In a vision I saw a soft, gentle rain falling on those who are at rest, completely surrendered to the LORD. The rain was filling cisterns that had become empty and dry. There was a sense of refreshment on every level–a healing of body and soul, memories and emotions; rejuvenation of the spirit. It was beautiful, sweet, pure life. I sensed a time of restoration and renewal by this rain of the Spirit coming to God’s people – Marsha Burns
I am a Jesus – follower. Plain and simple. But it’s not that plain and simple in today’s world.
My spiritual autobiography is a diverse one. I was baptized into the Church at the age of 13, as part of my grandparents’ life of faith at a Southern Baptist church in Frankfort, KY. My giftedness in vocal music was affirmed early in my Christian walk but I, as a young teenager, felt called to proclamation in word, as well as in music. Because of denominational beliefs, that call was not affirmed because of my gender. That lack of affirmation caused great personal and spiritual turmoil that I spent the next three decades working out.
I graduated from Centre College of Kentucky and applied to Duke Divinity School with the view of preaching and pastoring after a summer spent at St. John’s College, Oxford and worshiping at Christchurch Cathedral there. I did not attend Duke because my life dynamic was very unsupportive of such a move. Confused and wounded, I married in 1987, deciding that the best God had for me was being a wife and mother in the very conservative non-instrumental church of Christ. After ten years in that unproductive atmosphere, I found myself a single parent of two beautiful children and back in my home church with my grandparents.
But the Hound of Heaven was still lovingly pursuing me. I went to work for Kentucky Educational Television and won an Emmy Award in 2000 for work I did highlighting a family following God’s social justice call in Danville, KY. I then went to work for the Kentucky Department of Travel Development and the Kentucky Historical Society in management positions in marketing and public relations.
I remarried in 2004 to a Christian man who affirmed my call to seminary and to ministry in whatever form God had for us as a family. It was at that time that I began to really understand the nature of God expressed in the Trinity. I continued to affirm my faith in the words of the Nicene or Apostle’s Creed as I had learned to do at Christchurch, Oxford.
Those liturgical words, I realized, were the way that Christianity gets lived out. I began, and continue, to practice Morning Prayer in the Anglican tradition and believe that those time-tested ways of worshiping God still have power and validity in our time. Today, I untie with the communion of saints through the online ministry of #FreshPrayer.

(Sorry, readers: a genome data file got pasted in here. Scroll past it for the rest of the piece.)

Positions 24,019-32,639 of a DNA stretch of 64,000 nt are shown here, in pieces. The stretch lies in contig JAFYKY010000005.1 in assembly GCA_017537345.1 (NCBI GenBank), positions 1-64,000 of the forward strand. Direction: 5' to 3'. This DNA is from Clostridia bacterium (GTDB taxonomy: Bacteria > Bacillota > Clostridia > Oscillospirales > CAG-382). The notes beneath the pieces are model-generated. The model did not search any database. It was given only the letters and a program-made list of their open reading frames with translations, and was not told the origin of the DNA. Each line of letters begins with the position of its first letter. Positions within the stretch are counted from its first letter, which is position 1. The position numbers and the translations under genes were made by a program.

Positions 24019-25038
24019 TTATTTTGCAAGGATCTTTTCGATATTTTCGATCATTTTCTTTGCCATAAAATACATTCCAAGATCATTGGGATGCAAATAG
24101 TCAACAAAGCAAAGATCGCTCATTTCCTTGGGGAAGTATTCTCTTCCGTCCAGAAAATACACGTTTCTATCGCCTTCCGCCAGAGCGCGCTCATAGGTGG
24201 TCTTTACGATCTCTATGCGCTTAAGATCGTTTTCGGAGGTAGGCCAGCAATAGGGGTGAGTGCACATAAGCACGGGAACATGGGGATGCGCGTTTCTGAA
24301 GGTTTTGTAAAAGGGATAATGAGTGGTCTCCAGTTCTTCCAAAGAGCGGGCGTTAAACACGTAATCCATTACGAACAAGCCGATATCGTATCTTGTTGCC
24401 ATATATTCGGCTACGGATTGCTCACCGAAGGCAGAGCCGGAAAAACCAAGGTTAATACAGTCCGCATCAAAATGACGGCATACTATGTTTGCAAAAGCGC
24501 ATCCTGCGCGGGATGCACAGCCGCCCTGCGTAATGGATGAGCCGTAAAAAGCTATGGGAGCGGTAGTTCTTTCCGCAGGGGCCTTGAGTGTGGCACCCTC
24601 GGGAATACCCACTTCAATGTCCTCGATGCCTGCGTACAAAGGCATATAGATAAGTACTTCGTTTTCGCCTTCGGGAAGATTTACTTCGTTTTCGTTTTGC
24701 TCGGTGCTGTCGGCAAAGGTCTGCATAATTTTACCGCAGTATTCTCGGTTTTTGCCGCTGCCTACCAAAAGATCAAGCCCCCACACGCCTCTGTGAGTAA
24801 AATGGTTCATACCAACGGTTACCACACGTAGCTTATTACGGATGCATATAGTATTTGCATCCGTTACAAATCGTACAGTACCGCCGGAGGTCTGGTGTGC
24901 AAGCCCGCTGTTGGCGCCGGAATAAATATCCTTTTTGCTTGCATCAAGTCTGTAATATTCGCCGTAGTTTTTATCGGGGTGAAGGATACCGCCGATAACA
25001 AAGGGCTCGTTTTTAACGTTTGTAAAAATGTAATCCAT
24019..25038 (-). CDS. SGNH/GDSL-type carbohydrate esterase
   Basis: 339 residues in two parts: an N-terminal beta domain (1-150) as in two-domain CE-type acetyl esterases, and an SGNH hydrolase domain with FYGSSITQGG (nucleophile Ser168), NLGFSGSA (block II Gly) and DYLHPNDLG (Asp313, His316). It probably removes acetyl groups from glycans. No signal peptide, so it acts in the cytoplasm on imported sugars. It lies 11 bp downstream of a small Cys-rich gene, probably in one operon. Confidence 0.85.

In order to make room for God to use my life, I began attending Asbury Theological Seminary in the fall of 2003 in the Counseling program in order to participate in God’s redemption of my life experience. It wasn’t long, through the Biblical Studies class work, I began to hear again the call to preach and to pastor.
I accepted my first appointment as pastor for the Pleasant View United Methodist Church in central rural Kentucky in June 2007. In 2015, I stepped away from the local church, burned out, literally sick and tired in Body, soul and spirit. I continue now to seek God’s renewal and restoration in my life.
My view of ministry, especially pastoral ministry, is that through living with God, redeemed by His Son, living in His Word, empowered by His Spirit and in life-journeying with His people, we join God where he is at work in the world both within our parishes and outside in our community and wider world. I have a great commitment to the traditions of the church. I believe in the efficacy of liturgical worship and the importance of the sacraments. I am committed in my pastoral ministry to the weekly celebration of Holy Communion as a means of grace.
I believe we stand at a seam in history, a growing edge where things as we know them are about to change. We are still living unconsciously with the demands of our pioneer heritage in a world that has long outstripped the American South. The institutional church as we know it must change or continue to die. There is resurrection life for our communities of faith but they must be willing to be the change and live in the 3 Streams of God’s life in the world: Scripture, the Sacred and with God’s Holy Spirit.
We must follow where God is leading….we may be the vanguard for the generations to come who need to inherit what is best about the shaping of discipleship in the ages to come.